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The Daily Vet by petMD

The Daily Vet is a blog featuring veterinarians from all walks of life. Every week they will tackle entertaining, interesting, and sometimes difficult topics in the world of animal medicine – all in the hopes that their unique insights and personal experiences will help you to understand your pets.

Mammary Tumors: New Finding in Dogs

Sexually intact female dogs more commonly have mammary tumors than other tumor types. Fortunately, studies indicate that sixty percent of those tumors are benign. Ninety-nine percent of tumors less than .5 inches in size are benign and fifty percent of tumors larger than 1.5 inches are also benign. Reducing ovarian hormone levels by early spaying has been a long standing veterinary strategy for the prevention of mammary tumors.

With recent studies indicating that early spaying may actually increase the risk of joint disorders and other tumor and cancer types, veterinarians and pet owners are beginning to question the wisdom of early sexual alteration. Such a change in strategy may increase the incidence of benign mammary tumors. A study in the latest Journal of Veterinary Internal Medicine examined the effect of spaying at the time of benign tumor removal.

Why Worry About Mammary Tumors in Dogs?

Benign mammary tumors in dogs have a wide range of irregularity called “atypical mammary hyperplasia.” It is known in human females that greater levels of atypical changes in mammary cells and the amount of exposure to ovarian hormones increases the risk for the later development of malignant breast cancer. It is speculated that the same may be true in dogs. Twenty-five percent of dogs that have undergone surgery to remove benign mammary tumors experience recurrence of more tumors, many of which are malignant with significant risk of metastasis to other parts of the body and early death.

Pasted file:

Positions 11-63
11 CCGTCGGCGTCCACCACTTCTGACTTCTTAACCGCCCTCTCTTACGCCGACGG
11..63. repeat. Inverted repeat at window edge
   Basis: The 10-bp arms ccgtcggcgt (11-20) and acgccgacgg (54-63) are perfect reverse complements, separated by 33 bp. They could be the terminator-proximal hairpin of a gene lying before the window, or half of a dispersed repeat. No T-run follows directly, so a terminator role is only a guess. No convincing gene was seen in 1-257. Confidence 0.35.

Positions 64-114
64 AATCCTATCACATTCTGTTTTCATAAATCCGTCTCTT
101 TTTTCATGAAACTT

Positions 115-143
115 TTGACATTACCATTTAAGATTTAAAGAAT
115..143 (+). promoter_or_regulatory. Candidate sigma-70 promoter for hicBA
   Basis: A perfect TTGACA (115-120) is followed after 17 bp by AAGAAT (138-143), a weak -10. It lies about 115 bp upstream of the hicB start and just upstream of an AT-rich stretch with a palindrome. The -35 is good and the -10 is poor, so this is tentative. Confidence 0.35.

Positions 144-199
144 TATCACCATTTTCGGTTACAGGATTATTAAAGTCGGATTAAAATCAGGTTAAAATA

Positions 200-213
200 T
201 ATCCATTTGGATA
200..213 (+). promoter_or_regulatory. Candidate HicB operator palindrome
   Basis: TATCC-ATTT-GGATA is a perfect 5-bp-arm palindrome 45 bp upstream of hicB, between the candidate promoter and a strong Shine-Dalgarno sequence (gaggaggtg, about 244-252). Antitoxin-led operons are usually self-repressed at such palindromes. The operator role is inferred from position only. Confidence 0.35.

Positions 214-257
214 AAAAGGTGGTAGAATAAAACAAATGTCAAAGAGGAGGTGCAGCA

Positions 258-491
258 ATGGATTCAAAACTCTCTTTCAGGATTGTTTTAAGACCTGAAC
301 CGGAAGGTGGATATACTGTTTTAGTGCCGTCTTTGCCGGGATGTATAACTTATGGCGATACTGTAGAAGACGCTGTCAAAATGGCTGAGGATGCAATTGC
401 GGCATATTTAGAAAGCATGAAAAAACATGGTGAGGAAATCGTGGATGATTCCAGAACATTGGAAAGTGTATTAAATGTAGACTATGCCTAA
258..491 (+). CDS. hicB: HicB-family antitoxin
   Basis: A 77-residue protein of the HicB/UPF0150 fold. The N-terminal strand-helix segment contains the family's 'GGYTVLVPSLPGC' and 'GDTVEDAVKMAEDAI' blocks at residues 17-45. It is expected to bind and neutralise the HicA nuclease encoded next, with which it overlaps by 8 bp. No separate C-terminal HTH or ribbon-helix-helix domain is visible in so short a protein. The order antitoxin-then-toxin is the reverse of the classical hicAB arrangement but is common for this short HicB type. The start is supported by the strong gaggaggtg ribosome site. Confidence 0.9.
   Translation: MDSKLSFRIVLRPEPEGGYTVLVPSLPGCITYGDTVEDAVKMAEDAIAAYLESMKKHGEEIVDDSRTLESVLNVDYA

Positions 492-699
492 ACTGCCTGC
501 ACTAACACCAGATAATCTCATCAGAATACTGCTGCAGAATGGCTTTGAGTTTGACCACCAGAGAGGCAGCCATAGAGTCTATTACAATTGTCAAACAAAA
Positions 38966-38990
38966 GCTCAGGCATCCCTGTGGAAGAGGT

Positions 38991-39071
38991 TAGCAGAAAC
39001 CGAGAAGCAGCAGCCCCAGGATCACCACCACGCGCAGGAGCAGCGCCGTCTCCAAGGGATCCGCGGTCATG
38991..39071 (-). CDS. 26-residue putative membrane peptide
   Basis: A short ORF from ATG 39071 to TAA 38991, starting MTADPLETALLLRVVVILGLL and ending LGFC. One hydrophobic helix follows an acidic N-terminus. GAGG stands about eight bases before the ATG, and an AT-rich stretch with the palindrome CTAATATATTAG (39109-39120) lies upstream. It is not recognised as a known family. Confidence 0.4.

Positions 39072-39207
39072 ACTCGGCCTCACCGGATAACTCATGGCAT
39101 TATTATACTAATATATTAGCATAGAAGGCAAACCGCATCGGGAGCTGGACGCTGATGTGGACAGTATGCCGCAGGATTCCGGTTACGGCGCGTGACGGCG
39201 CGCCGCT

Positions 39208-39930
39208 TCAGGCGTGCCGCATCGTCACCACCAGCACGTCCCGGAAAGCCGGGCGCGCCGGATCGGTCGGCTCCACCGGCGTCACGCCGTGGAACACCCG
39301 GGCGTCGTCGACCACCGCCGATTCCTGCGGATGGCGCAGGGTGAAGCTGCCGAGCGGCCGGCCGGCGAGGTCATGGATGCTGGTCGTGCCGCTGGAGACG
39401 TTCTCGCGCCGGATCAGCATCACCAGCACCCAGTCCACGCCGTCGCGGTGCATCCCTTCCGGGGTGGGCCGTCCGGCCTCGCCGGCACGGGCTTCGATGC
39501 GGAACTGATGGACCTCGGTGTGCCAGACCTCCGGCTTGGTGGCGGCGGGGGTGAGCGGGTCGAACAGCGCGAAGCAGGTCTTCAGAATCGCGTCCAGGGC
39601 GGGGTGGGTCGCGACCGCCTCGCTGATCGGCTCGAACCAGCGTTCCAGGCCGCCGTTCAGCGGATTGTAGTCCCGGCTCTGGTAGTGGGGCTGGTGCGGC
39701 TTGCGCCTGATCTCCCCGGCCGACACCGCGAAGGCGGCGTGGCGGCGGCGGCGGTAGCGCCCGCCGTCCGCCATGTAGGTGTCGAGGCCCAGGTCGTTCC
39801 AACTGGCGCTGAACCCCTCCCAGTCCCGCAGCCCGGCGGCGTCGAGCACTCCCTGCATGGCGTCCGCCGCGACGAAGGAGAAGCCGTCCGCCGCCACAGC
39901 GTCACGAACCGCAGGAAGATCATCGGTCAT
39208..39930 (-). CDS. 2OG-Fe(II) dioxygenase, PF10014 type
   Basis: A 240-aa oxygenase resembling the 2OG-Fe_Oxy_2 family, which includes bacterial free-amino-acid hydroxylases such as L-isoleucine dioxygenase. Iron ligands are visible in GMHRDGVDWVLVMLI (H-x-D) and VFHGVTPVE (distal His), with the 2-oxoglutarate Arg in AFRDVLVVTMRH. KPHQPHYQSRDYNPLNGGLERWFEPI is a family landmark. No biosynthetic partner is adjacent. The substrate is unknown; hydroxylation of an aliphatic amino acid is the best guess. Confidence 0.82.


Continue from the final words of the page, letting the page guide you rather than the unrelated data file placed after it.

Studies have also shown that the hyperplastic mammary tissue in dogs has large numbers of estrogen and progesterone receptors that suggests a hormonal influence on mammary cell behavior. This study sought to show that spaying and the removal of sex hormones at the time of tumor removal might influence future occurrence of mammary tumors.

The Spayed vs. Non Spayed Group Study

Eighty-four dogs with diagnosed benign mammary tumors were enrolled in this well designed study. Forty-two of the dogs were spayed at the time of tumor removal. None of the dogs had normal mammary tissue removed.

After surgery the dogs were tracked for more than seven years to gather statistical information. The researchers found that after this time, sixty-three percent of the spayed group were tumor free and thirty-sex percent of the non-spayed were tumor free. Statistically this is a reduced risk factor of forty-seven percent for the spayed group.

Disappointing Findings

The difference in death due to mammary tumors was not significant between the groups. The spayed group actually experienced a greater incidence of malignant tumor recurrence than the non-spayed group. Tumor recurrence was not restricted to the same side as the initial tumor.

Forty-two percent of dogs with a single tumor on one side had tumor regrowth on the opposite mammary chain. This suggests that prophylactic (preventative) mastectomy requires the removal of all mammary tissue at the time of tumor removal and spaying. Needless to say, such an approach increases surgical and anesthetic risks and complications and is difficult to justify when only thirty-six percent of the spayed group had tumor recurrence.

Mammary Tumors in Cats

Mammary tumors in cats act differently. It is estimated that eighty-five percent of mammary tumors in cats are malignant. Spaying cats reduces the risk of mammary tumors to .6 percent, a negligible risk.

When to Spay Dogs?

Dogs spayed before their first heat cycle have only a .5 percent risk, or virtually no risk of developing mammary cancer. The risk increases to eight percent when spayed after the second heat. By 2.5 years of age spaying offers no decreased risk benefit. This argues for early spaying since mammary tumors are very common.

However, the new studies suggesting that the absence of ovarian hormones may predispose dogs to a greater risk of joint disease and other cancer types is at odds with early neutering. It is going to take time and much more research to reveal the better course of action. In the meantime, discuss the pros and cons with your veterinarian and keep abreast of the latest research.

Dr. Ken Tudor

Image: Sinseeho / Shutterstock